Pampas grass

Pampas grass is an ornamental grass that has about 25 species.

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recognize pampas grass
Pampas grass, female plant, photo: Robert Lechner - CC BY-SA 3.0
  • The edges of the culms are razor sharp. The Latin name Cortaderia also refers to this: ‘cortador’ is ‘cutter’ in Spanish.
  • Pampas grass is not poisonous.

Pampas grass(Cortaderia), is an ornamental grass that has about 25 species. Pampas grasses are found on grassy plains (pampas) of the southern hemisphere.
In the UK and Ireland it is mainly the female plants of Cortaderia selloana that are offered for sale, because the female plumes are larger and whiter than those of the male specimens.
Pampas grass tolerate sun and (sea) wind well and are also not picky about soil. They prefer moist, well-drained soil. Being native to arid regions, pampas grass is sensitive to excess water in winter. Tying up the tussock prevents rainwater from seeping into the heart of the plant and causing root rot.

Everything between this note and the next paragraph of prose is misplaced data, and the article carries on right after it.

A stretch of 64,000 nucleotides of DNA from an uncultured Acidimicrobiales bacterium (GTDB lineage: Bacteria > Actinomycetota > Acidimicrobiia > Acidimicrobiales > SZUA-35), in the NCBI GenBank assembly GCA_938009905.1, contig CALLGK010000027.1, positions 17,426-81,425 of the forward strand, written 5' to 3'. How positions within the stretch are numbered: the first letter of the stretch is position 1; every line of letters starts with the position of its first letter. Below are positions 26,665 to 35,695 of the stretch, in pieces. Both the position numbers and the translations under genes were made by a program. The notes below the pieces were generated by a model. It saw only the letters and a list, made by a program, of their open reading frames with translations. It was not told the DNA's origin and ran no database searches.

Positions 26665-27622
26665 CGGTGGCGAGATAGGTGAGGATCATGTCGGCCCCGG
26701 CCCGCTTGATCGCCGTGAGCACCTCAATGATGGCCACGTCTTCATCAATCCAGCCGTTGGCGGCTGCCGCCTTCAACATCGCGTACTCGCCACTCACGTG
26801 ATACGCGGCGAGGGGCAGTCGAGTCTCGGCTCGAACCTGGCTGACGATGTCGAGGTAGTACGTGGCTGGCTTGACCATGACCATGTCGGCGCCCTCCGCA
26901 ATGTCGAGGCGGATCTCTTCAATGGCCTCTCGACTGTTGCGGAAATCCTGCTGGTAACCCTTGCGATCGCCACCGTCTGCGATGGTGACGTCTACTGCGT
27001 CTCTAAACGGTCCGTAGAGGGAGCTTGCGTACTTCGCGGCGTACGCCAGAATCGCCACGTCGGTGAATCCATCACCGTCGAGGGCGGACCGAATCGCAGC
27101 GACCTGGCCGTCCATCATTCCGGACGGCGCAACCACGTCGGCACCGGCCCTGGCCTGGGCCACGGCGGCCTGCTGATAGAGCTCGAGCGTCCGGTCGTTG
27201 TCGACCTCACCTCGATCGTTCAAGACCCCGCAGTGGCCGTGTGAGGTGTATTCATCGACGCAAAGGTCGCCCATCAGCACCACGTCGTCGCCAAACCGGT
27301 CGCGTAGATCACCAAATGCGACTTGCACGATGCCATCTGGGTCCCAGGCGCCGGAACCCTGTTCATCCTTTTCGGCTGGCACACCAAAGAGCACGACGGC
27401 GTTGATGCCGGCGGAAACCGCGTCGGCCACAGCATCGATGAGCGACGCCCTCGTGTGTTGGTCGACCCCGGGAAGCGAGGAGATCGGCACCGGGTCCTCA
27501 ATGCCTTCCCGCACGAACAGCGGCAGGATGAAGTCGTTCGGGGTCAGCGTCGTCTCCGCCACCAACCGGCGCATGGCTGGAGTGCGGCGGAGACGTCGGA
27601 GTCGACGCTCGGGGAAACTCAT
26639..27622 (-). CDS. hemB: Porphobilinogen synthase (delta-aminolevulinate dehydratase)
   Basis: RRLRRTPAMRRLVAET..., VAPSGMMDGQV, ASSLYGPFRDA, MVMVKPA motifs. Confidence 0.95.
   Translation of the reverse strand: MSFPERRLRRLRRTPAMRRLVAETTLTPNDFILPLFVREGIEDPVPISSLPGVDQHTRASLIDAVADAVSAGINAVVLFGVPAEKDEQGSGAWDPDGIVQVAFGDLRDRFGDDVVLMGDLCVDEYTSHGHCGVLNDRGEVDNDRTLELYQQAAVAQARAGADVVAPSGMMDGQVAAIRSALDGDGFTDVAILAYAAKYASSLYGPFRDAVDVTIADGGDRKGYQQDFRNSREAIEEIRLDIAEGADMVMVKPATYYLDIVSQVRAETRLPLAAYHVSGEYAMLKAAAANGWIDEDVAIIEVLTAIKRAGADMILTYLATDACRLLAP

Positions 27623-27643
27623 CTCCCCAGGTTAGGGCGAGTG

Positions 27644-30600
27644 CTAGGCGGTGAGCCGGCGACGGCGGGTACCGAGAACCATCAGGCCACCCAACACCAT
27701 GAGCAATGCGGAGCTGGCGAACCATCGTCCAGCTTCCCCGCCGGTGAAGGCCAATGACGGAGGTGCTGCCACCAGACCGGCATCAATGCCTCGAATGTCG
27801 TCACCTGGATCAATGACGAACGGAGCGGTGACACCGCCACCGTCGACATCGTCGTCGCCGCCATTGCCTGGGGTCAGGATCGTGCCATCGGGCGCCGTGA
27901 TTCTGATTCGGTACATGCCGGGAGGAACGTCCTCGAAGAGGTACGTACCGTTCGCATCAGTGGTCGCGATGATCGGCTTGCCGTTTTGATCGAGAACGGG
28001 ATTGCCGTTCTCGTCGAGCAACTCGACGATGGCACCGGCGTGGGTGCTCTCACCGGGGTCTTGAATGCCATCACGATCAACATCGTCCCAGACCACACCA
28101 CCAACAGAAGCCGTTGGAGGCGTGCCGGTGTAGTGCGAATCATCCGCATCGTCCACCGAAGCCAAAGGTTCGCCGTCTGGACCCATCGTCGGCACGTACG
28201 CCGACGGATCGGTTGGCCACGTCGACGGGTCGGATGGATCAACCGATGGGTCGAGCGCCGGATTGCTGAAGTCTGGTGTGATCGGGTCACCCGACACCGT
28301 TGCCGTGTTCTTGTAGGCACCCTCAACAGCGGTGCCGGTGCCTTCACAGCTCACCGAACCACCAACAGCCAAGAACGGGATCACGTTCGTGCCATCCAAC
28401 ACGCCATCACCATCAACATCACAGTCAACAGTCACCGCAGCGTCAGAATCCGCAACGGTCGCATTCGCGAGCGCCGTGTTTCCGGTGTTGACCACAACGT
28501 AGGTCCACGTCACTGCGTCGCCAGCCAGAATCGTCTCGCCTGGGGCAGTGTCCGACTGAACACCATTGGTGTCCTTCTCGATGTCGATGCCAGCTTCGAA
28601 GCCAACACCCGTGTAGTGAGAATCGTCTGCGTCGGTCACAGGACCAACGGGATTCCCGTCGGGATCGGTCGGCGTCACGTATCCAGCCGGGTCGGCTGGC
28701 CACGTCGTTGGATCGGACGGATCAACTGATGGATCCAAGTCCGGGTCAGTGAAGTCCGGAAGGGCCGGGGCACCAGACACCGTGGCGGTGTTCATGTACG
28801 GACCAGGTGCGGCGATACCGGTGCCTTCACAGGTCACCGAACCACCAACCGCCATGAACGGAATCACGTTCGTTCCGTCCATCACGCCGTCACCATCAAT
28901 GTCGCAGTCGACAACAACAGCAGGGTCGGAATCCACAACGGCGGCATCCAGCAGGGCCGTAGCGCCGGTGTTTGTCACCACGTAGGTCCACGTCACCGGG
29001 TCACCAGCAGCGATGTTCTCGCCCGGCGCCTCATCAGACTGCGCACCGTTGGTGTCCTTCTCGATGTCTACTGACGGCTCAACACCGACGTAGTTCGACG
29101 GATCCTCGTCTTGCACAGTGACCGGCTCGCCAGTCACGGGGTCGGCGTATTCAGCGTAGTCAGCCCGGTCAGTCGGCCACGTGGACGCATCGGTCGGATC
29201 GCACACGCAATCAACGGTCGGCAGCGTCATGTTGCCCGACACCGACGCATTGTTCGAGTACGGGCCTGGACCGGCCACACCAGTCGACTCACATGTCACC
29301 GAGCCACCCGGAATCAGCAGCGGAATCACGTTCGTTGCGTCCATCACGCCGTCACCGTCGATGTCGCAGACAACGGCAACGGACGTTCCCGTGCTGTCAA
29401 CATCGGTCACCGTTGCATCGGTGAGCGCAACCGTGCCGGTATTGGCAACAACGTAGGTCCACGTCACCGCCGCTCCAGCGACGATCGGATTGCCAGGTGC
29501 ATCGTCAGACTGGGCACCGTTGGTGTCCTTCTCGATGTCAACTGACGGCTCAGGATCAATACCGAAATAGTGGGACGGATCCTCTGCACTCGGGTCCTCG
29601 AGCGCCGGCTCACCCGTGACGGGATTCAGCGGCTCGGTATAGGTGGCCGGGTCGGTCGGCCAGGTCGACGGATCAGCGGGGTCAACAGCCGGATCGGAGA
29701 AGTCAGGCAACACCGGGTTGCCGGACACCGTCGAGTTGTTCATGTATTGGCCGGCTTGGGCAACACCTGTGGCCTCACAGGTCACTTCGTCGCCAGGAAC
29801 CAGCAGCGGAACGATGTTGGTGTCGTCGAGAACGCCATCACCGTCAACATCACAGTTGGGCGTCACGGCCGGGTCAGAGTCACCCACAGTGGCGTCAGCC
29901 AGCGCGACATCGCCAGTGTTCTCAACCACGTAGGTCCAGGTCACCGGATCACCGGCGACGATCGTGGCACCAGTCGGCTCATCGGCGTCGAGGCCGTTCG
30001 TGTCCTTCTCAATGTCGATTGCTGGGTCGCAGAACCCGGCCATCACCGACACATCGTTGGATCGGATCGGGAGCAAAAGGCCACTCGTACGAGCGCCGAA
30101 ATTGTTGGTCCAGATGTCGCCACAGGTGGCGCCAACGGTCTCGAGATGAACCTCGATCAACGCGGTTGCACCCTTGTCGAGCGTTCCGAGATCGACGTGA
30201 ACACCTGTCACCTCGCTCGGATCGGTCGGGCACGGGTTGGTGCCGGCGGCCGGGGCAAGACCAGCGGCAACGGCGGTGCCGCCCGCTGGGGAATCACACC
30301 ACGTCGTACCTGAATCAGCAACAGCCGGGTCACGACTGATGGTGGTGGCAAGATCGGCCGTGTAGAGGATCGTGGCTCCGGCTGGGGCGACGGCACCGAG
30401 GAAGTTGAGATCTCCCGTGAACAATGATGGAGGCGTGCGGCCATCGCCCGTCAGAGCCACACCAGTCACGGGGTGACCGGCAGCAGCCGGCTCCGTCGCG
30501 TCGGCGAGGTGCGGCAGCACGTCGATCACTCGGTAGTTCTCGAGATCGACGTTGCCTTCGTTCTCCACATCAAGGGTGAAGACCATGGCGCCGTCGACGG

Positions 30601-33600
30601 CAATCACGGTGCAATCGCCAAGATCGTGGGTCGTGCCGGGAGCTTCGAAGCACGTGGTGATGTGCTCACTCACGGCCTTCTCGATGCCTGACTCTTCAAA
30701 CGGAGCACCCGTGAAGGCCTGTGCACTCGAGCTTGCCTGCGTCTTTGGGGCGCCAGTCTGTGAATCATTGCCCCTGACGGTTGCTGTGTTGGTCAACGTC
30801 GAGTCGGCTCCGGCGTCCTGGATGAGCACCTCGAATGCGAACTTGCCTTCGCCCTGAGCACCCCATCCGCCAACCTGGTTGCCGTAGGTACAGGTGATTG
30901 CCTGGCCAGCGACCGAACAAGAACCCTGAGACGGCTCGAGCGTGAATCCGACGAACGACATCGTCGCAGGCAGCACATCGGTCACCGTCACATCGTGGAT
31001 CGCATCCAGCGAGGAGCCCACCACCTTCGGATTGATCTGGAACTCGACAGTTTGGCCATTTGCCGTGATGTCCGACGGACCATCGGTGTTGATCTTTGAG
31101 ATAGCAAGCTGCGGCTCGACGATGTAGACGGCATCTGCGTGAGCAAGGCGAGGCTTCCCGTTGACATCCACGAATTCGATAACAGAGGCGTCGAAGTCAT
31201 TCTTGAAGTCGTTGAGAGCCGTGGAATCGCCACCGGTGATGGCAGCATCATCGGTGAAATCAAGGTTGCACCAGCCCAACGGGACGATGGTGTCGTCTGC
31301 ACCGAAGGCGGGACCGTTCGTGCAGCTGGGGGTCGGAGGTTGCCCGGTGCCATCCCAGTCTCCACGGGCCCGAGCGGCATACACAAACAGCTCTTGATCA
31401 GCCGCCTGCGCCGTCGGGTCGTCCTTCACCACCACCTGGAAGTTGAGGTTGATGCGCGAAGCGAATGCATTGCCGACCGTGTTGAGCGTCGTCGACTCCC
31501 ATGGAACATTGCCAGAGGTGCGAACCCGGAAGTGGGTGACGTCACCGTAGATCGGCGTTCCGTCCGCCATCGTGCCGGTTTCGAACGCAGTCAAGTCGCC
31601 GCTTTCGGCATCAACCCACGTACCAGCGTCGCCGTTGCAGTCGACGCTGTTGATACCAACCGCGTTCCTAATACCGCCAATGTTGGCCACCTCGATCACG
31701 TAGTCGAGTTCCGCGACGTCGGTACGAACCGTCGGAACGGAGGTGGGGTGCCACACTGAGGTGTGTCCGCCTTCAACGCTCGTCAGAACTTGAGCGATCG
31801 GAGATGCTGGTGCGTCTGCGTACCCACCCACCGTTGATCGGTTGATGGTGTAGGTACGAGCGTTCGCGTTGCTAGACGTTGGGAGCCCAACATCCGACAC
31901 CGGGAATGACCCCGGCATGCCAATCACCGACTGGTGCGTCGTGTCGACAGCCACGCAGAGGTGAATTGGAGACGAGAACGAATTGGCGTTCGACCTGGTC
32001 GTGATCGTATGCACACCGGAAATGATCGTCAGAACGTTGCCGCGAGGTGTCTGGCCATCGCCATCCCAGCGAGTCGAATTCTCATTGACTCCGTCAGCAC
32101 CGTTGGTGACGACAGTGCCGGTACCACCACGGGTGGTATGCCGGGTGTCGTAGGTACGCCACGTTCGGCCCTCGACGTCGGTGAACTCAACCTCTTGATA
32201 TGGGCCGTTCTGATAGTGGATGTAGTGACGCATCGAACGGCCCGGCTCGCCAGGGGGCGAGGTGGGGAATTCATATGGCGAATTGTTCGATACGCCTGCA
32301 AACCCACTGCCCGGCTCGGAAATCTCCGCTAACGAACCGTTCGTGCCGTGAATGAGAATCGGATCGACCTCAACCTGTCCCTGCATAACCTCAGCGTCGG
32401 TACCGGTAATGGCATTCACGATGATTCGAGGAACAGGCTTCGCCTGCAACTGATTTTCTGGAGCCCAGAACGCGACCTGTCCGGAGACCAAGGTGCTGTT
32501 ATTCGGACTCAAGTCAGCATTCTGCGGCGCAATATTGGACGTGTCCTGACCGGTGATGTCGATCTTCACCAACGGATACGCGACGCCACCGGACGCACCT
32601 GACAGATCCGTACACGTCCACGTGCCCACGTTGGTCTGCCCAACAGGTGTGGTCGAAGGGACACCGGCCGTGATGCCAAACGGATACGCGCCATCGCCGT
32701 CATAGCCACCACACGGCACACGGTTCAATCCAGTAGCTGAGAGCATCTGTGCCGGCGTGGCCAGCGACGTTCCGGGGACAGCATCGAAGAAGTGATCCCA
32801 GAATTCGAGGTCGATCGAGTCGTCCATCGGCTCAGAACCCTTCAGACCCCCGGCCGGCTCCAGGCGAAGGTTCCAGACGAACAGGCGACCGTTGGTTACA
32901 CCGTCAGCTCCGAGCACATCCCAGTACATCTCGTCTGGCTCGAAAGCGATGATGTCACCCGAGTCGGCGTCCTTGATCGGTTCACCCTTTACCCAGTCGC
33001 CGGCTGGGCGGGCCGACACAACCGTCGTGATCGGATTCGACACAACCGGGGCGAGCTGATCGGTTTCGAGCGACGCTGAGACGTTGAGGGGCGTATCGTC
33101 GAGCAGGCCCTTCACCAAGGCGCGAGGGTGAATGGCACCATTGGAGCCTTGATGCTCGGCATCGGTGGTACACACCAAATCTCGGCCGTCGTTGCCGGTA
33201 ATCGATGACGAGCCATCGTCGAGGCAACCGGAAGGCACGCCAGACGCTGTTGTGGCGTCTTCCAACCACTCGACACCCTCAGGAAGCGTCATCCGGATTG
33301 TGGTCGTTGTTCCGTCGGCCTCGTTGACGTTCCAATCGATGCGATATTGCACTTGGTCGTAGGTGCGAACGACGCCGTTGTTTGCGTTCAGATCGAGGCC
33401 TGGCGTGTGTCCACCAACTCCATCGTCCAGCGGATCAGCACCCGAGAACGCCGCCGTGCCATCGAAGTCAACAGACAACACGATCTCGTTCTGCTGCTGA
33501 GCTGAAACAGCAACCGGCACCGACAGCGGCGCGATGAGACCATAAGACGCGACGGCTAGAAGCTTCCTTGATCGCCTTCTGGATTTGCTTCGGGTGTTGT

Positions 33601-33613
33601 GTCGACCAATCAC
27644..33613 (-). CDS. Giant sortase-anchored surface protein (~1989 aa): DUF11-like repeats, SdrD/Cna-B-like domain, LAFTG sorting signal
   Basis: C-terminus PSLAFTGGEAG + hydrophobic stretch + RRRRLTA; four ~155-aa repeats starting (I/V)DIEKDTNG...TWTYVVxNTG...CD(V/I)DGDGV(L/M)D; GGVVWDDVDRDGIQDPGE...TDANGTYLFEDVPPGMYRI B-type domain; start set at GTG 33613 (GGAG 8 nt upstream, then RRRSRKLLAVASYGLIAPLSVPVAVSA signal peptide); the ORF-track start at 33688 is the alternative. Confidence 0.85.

After winter, in early spring before the plant sprouts, prune back pampas grass to the tussock: 20 to 30 cm above the ground. Fertilize regularly (spring).

In Australia, pampas grass is considered an invasive pest that threatens native Australian plant species and poses a huge fire risk. It is illegal to sell pampas grass in parts of New South Wales that include greater Sydney and the Hunter region.


Does not apply.

Fungi & diseases

Stems and culms weaken, soften and bend over: excess moisture causes root rot or mildew.


The pampas grass does not flower: to bloom, the pampas grass needs a lot of heat. If the plant is in a cool, windy spot in the shade, it will have difficulty blooming.

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